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Boeing Q3 misses estimates, 787 delays may cost $1bn

By Joyanta Acharjee

12:50, 27 October 2021

Boeing 787 Dreamliner in flight
A Boeing 787 Dreamliner in flight – Photo: Shutterstock

Boeing missed estimates for third-quarter earnings as the aerospace and defence company warned that delays to its 787 Dreamliner jet could top $1bn (£727m).

For the three months ended 30 September, Boeing’s net loss narrowed to $132m (£96m) from $466m in the same period a year earlier.

Total revenue in the third quarter was $15.3bn, up from $14.1bn in last year's third quarter, driven by higher commercial aeroplane and services volume.

Loss per share at 60 cents

The non-GAAP loss per share was reduced to 60 cents from a loss of $1.39 last year.

Analysts were expecting a loss per share of 20 cents on revenue of $16.37bn, according to FactSet.

"Commercial market demand continues to gain traction with broad-based vaccine distribution and border protocols beginning to open," Boeing chief executive David Calhoun said in a press release.

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Supply chain a ‘key driver’

"Going forward, supply chain capacity and global trade will be key drivers of our industry and the broader economy's recovery," Calhoun continued.

Boeing said low production rates and rework on its 787 jets are expected to result in approximately $1bn of abnormal costs of which $183m was recorded in the third quarter.

Boeing delayed deliveries of its 787 Dreamliner after the US aviation regulator found defects in aircraft, according to press reports.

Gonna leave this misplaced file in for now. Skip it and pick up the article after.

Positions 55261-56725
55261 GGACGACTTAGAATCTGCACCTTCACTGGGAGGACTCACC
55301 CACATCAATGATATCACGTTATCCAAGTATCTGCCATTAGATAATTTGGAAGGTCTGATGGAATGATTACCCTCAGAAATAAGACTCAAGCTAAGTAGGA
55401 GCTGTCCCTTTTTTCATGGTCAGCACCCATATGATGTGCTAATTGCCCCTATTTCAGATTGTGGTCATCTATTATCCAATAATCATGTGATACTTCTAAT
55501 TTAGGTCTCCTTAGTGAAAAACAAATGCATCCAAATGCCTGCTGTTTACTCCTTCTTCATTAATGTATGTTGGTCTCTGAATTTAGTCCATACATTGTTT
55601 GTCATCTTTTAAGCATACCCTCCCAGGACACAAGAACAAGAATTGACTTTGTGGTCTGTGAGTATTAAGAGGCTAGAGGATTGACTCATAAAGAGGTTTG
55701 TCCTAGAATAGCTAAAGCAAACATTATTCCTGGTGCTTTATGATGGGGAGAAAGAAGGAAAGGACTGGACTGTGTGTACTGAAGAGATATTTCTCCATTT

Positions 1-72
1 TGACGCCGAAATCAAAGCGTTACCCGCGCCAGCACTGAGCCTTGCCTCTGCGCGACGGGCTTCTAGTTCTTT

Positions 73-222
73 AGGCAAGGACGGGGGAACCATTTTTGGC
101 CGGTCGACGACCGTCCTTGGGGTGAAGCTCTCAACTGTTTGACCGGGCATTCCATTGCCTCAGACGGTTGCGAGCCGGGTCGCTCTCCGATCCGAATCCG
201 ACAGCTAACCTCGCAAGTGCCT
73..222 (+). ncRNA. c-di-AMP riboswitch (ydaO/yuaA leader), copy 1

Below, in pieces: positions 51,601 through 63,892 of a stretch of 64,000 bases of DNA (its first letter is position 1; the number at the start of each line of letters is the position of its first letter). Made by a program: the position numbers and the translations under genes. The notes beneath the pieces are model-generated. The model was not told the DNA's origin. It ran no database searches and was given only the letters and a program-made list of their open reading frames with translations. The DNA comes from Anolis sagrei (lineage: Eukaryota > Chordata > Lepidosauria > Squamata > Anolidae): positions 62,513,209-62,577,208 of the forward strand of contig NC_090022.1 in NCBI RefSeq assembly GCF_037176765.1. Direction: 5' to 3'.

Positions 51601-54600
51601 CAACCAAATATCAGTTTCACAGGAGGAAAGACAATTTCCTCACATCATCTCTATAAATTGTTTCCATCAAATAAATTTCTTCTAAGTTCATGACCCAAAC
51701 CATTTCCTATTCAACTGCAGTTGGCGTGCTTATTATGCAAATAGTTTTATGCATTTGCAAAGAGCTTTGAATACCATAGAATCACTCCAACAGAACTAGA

Reduced 787 production rate

The company currently produces about two 787s per month and expects to continue this pace until deliveries resume, at which point it will return to a rate of five 787 aircraft per month over time.

The Chicago-headquartered company said its commercial aeroplane division's revenue rose 24% to $4.5bn. The division delivered 85 aircraft during the third quarter and had a backlog of over 4,100 aircraft was valued at $290bn.


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Revenues at Boeing's global services division was up 14% to $4.2bn on higher commercial services volume.

Revenue at Boeing's defence, space and security division revenue fell 3% to $6.6bn as the company took a $185m earnings charge on the Commercial Crew programme which is to take astronauts to the International Space Station and will now schedule its second unmanned test flight next year.

Boeing shares were higher in US pre-market trading.

Read more: Will space shares reach the stars?

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